Trudeau just a pretty face bought and sold.

Anonymous said...

Follow up to fish comment.
I appreciate the absence of snide remarks. The single greatest element missing from any "modern" debate is civility. Its all about insults and who can find the bigger more outrageous "headline"
Let's not confound debates...tailings ponds vs. tanker shipping. Two very separate debates. Pipeline shipping is proven to be the safest means for moving oil products. Leaving it in the ground is simply not an option at this point in time--moving towards reduction on dependence on oil products is certainly a laudable goal ( and one we should be moving towards) but we (as a society) are not equipped to do it tomorrow. In the meantime, let's ship product the safest way possible. I love the way the Exxon V is always thrown about as a reason to not move forward with KM pipeline expansion. The Exxon was a single hull tanker and MANY MANY valuable lessons were learned and applied.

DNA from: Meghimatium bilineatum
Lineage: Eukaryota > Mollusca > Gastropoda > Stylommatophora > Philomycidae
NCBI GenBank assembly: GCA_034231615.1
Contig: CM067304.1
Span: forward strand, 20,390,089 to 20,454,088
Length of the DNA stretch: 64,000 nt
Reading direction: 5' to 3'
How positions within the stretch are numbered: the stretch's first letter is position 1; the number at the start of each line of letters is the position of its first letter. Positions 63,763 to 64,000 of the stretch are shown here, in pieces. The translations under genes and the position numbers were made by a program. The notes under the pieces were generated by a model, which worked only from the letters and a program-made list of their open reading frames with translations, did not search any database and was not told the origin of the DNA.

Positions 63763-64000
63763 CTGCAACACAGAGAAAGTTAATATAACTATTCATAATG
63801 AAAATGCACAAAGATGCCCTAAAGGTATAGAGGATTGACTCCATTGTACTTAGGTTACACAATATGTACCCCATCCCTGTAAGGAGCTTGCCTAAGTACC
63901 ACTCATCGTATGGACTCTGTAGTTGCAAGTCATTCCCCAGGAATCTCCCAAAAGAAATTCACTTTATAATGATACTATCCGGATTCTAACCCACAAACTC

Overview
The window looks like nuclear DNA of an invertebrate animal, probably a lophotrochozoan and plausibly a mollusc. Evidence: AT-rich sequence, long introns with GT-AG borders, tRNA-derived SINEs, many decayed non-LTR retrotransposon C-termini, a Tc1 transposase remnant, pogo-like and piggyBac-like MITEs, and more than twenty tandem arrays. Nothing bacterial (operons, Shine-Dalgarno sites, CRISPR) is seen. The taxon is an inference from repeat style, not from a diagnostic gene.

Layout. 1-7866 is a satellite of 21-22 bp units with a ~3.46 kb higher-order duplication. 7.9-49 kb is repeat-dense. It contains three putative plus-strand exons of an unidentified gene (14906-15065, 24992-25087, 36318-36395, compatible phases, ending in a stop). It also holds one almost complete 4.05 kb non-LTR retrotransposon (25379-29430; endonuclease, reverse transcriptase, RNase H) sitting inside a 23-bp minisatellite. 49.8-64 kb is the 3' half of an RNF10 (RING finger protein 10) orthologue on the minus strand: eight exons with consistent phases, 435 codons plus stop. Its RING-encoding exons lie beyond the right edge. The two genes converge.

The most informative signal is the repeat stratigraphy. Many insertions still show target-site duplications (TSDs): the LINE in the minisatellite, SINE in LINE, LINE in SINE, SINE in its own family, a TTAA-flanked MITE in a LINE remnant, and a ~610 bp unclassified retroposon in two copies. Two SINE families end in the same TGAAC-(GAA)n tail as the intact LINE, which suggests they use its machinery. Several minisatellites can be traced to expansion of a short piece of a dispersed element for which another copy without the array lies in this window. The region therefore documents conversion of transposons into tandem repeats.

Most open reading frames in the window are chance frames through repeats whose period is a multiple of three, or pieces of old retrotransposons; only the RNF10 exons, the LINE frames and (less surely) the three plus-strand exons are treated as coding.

As the world's need for oil cannot be shutoff like a lightswitch, let's be prudent and mindful about the safest way to go about moving it.

The Mound of Sound said...

Two points, Anon 10:58. We can't shut off oil like a lightswitch as you note. We can, however, greatly accelerate the transition from fossil fuels and we're not doing that. The scientific consensus, and it is powerful, is that the path we're on will not allow us to meet even our weakest warming targets. We're heading into a very dangerous future, especially now that we've triggered major natural feedback loops.